Mines in the oceans and what to do about it

Vessels attached to a naval minesweeper flotilla of the PLA Navy sail in formation during a round-the-clock mine-countermeasures (MCM) training exercise. The exercise, which was held in unfamiliar sea areas from September 9 to September 13, 2023, aimed to hone the troops' combat  capabilities. (eng.chinamil.com.cn/Photo by He Yuqian)




Mine-laying activities in the seas between China and Taiwan – a threat to world peace?


Mines, both on land and in the water, are in widespread use all over the world. Their deployment is particularly significant in situations of active conflict, or in cases where such a conflict has a significant probability of developing.


An example is the Ukraine, where it is estimated that some 30-40% of its territory is affected by land mines, mostly deployed by Russian forces.[1] Besides the strategic objectives of such deployment, the consequences for civilian populations and the environment are severe.


An area where intense activity surrounding mine laying and removal is envisaged are the East and South China Seas and the straight near Taiwan. As a consequence of such activities during World War II civilians were affected in Japan many years later.[2] The significance of mines in this geo-strategic location is evidenced by the fact that mines appear to be a relatively economic way of achieving objectives involving high value targets.

The stakes involved are large, and China places a high emphasis on mining and mine-counter-measure capabilities. In the terms employed by China’s People’s Liberation Army “naval mines are easy to lay and hard to sweep”[3], and their role in the navy is well established from historical origins right to the resent day.[4]


Interestingly, the power most active in mine deployment in the Far East also appears to be making the most efforts in mine removal. A table[5] summarizing the ship-bound mine removal capabilities (such as mine countermeasure vessels and uncrewed surface vessels)  of China, Japan and the United States in 2023 shows that China far surpasses the other countries:





United States

MCM vessels

40 +


8 (−8 in 2024)

Can control USVs

Included in above

4 + 18 (see note 7)

9 + 4 (see note 7)


15 +

+ (see note 7)


55 +

25 + 18

17 − 4

13 (from 2024)

Ship type

Type 081A

Type 082 I and II

Type 529

Sugashima class

Hatsushima class

Awaji class

FFM Mogami class

Avenger class

Freedom class

USV (excl. Independence class)


Moreover, the US is planning to decommission its existing mining countermeasures fleet in 2023, consisting of 1300 t Avenger class vessels, and the planned replacement Freedom-class ships are plagued by operational issues due to the sophisticated transmission systems required in a propulsion system powered both by conventional diesel engines and faster turbines. This latter programme has taken the better part of 20 years to launch and implement, and it is still uncertain when the vessels to replace the older minesweeper fleet will be commissioned. Above all, the envisaged numbers appear to be no match in quantitative terms for the huge fleet of mine countermeasure vessels both specific and ad hoc that China can muster.[6]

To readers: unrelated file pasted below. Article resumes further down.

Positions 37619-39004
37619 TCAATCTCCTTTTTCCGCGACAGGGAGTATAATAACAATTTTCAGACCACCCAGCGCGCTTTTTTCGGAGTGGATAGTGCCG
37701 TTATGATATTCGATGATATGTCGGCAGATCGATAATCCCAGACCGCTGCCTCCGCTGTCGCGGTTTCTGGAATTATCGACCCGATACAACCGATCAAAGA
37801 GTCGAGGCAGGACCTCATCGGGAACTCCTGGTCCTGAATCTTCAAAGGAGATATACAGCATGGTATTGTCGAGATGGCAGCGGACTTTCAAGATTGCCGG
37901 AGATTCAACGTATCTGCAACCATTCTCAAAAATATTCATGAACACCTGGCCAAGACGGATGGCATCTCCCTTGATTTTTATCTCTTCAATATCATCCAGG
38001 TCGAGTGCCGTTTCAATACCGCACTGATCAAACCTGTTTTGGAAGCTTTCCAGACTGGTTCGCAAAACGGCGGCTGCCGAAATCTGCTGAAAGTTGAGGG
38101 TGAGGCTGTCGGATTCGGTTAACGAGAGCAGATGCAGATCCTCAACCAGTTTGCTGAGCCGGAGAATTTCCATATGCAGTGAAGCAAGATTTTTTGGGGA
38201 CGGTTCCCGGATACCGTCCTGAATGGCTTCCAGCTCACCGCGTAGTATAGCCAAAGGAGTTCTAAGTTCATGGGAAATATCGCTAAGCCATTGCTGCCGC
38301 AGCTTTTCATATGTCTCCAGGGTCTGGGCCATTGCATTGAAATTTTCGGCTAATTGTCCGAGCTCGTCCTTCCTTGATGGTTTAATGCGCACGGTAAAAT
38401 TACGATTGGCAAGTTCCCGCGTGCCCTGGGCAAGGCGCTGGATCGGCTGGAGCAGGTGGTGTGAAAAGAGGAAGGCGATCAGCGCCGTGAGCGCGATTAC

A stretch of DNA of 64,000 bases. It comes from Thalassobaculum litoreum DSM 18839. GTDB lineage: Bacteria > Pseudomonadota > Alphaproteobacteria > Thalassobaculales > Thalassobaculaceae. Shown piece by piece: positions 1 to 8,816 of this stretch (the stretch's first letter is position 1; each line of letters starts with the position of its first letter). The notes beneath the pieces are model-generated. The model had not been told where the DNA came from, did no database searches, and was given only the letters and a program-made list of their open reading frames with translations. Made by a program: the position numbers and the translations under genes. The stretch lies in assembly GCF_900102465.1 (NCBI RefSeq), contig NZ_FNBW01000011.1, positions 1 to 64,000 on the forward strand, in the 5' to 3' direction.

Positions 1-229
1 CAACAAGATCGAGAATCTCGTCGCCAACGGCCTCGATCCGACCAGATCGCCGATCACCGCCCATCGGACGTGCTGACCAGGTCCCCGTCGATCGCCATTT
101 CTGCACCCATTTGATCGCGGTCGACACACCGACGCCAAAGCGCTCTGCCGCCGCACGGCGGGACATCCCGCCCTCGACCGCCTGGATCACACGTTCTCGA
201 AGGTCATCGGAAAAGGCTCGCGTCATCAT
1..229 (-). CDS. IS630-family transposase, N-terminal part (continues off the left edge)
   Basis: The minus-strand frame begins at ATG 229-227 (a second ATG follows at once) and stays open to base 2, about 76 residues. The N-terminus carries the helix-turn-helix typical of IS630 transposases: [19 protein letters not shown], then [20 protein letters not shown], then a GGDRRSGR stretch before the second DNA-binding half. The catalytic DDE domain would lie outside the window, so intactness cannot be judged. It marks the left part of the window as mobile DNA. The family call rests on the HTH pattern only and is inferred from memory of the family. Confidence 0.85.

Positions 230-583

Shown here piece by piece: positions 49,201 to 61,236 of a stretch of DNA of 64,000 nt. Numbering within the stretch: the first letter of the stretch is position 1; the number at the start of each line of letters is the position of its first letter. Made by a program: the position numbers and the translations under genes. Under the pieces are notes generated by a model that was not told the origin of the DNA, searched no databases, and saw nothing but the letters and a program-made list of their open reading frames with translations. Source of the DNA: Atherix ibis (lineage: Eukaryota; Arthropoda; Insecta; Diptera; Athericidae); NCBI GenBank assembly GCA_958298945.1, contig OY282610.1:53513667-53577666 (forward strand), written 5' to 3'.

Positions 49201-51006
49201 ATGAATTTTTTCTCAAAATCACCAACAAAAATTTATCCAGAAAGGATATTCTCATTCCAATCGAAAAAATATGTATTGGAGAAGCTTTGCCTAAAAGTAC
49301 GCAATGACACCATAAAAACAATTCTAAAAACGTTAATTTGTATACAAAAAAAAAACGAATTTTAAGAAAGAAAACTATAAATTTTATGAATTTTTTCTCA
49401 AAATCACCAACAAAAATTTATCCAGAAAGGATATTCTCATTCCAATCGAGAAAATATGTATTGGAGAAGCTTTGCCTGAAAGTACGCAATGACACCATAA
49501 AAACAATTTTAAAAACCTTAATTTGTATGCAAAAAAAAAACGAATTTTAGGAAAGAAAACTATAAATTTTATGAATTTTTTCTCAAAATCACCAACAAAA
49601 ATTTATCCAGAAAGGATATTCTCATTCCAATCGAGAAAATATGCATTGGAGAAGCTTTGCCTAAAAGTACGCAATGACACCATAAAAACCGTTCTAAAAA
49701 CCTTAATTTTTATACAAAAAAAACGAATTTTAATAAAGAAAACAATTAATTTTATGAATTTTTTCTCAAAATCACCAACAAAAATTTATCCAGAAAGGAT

Given the potentially very significant role that mining and demining activities could play in a possible Taiwan-centered conflict in the region, there appears to be an urgent need by the free world’s navies to better address the issue, in order to counter possible future threats and encompass mining and demining in their overall strategies.


Besides the conflict related role of mining, the environmental issues of ocean pollution by mines and related activities loom large. This in itself would seem a strong argument to pay increased attention to the subject.


Succes in mine laying and mine countermeasures, in conjunction with meeting the other main challenges of antisubmarine warfare, and successful ship missile defence, have been identified by the PLAN as decisive in deciding who controls the seas, and whether the peace will be maintained and the chances of a preserved environment kept intact.



[2] Several instances of the consequences of drifting mines are mentioned in the article on “Mine Warfare in a Taiwan Contingency – Scenarios for Naval Mine Use and Its Impact on Japan” by Y. Kawakami - see https://www.spf.org/iina/en/articles/kawakami_01.html

[3] Quoted in “China Maritime Report No. 29: PLAN Mine Countermeasures: Platforms, Training, and Civil-Military Integration” by B. Waidelich and G. Pollitt – see https://digital-commons.usnwc.edu/cmsi-maritime-reports/29/

[4] For a survey of the background up to about 2009 see “Chinese Mine Warfare - A PLA Navy ‘Assassin’s Mace’ Capability” by A. S. Erickson, L.J. Goldstein, and W.S. Murray referred under http://digital-commons.usnwc.edu/cmsi-red-books/7

[5] “Have China’s Mine Countermeasures Capabilities Eclipsed Those of Japan and the United States?”, article by Y. Kawakami – see https://www.spf.org/iina/en/articles/kawakami_03.html

[6] An appeal to take counter-mine measures more seriously is “Get Serious About Countering China’s Mine Warfare Advantage” by A.J. Douglas  referenced under  https://www.usni.org/magazines/proceedings/2023/june/get-serious-about-countering-chinas-mine-warfare-advantage